How to correct hypoglycaemia:
- Neonate 5 ml/kg of 10% Dextrose (10×5=50)
- Infant 2 ml/kg of 25% Dextrose (25×2=50)
- Older child or Adult 1 ml/kg of 50% Dextrose (50×1=50)
How to make different Dextrose solutions:
- 50 ml of 50% Dextrose + 50 ml NS = 25% Dextrose
- 50 ml of 50% Dextrose + 150 ml NS = 12.5% Dextrose
Adrenal crisis is a life-threatening emergency due to an acute deficiency of adrenocortical hormones, namely cortisol and aldosterone, which can be fatal if not diagnosed early and treated aggressively. Classically it presents as severe hypotension refractory to IV fluids and vasopressors.
- Hyponatremia (<135mEq/L)
- Hyperkalemia (>5mEq/L)
- Non-anion gap metabolic acidosis
- Low bicarbonate (15-20mEq/L)
- Elevated BUN and creatinine
DID YOU KNOW: The hypoglycemic effects of IV insulin last longer than a bolus of dextrose when correcting hyperkalaemia. 50 mL (25 gm) of 50% Dextrose is not enough to counteract the hypoglycemic effect of insulin in patients with normoglycemia to start. Make sure to check glucose at the hour mark after administering IV insulin. Insulin’s peak effect occurs at about 60 minutes and this is when hypoglycemia has most often been reported in the literature.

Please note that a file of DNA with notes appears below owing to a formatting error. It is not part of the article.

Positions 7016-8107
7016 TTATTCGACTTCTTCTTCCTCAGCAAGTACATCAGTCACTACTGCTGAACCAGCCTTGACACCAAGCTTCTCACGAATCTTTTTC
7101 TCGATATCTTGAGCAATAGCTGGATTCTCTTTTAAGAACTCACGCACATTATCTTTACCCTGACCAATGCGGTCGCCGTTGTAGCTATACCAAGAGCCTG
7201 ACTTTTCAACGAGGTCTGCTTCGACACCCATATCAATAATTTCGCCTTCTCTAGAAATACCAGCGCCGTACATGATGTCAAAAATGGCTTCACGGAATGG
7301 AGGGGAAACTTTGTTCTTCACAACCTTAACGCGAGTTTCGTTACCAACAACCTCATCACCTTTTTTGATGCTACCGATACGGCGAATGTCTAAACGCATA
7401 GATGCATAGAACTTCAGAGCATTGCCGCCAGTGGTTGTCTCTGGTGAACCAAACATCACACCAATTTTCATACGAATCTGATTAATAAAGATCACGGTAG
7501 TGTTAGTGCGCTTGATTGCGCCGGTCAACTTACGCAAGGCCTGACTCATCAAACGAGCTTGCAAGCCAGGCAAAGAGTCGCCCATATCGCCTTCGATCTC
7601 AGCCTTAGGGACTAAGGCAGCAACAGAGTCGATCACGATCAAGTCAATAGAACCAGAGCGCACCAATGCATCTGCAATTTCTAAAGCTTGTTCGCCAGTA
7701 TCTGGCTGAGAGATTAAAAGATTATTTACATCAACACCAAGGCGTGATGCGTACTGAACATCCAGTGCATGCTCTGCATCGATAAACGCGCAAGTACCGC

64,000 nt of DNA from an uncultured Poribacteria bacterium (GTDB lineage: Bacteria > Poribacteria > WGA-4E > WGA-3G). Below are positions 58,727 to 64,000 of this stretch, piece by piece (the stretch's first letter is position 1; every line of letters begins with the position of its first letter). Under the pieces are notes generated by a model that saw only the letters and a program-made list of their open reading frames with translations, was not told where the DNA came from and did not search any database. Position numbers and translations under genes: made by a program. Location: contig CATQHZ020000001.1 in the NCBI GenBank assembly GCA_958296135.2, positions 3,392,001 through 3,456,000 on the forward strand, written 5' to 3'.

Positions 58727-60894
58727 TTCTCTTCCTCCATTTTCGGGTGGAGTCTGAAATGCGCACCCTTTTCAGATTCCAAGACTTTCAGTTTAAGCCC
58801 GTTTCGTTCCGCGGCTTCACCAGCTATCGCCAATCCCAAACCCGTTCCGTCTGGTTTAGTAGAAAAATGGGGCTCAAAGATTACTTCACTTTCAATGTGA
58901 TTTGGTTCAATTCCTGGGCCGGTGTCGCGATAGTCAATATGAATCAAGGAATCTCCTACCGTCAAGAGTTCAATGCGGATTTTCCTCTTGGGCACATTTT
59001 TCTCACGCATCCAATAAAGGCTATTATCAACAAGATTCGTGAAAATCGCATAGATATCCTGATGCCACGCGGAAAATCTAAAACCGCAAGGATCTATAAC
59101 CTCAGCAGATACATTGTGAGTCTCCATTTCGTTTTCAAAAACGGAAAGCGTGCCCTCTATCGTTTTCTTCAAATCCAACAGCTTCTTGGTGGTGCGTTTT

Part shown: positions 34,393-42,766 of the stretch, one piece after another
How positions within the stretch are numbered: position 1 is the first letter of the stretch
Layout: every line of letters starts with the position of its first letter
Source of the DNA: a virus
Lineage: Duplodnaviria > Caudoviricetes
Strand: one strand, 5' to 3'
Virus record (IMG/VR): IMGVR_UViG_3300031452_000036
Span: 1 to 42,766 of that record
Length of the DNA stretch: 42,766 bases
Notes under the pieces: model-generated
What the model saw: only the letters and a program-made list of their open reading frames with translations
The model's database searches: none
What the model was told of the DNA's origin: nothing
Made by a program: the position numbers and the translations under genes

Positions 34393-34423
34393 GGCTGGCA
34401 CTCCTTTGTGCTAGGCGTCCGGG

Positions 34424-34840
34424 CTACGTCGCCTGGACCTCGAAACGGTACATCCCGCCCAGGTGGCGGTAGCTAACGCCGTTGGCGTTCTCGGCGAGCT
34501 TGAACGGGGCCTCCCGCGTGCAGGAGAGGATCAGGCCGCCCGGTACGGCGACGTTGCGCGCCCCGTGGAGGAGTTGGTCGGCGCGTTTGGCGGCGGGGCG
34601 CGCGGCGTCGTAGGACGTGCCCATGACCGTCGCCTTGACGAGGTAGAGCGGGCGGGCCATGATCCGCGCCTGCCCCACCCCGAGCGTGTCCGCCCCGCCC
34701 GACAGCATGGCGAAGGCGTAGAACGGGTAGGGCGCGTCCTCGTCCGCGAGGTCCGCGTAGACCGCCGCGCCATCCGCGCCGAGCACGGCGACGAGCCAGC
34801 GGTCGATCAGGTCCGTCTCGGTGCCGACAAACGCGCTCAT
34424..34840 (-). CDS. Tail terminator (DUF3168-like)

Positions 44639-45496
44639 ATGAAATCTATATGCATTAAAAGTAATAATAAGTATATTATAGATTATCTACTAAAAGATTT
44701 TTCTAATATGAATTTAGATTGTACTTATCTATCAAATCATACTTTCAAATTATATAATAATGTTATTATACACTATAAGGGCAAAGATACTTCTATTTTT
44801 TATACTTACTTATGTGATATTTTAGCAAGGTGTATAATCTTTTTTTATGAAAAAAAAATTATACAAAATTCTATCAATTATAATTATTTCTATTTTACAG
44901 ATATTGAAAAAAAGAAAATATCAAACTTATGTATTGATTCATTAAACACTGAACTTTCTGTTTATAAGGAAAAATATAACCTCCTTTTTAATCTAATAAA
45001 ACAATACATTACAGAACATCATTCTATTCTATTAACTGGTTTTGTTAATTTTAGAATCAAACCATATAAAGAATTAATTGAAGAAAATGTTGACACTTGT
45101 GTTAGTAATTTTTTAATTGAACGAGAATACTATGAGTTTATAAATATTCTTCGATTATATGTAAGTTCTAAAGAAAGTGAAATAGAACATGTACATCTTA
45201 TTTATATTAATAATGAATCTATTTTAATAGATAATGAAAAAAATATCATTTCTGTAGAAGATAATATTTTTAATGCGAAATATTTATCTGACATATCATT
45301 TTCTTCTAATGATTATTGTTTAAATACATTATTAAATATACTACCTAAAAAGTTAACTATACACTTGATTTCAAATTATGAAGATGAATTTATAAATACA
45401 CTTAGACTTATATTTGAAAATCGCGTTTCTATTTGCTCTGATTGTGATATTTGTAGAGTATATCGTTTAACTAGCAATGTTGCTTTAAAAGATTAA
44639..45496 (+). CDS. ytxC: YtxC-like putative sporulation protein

There is a quick memory aid that will help you remember how much dextrose to give to patients with hypoglycemia. It is commonly known as the 5/2/1 rule, or the rule of 50.
D10 5 mL/kg
D25 2 mL/kg
D50 1 mL/kg
Note that all three, when multiplied, equal 50 (e.g. 5ml/kg x 10 = 50)
Given the hypertonicity of D50 it can be dangerous to give through a peripheral IV. It can cause phlebitis and thrombosis and in pediatric patients it is rarely indicated, especially when D10 or D25 (in bigger kids) will work just as well.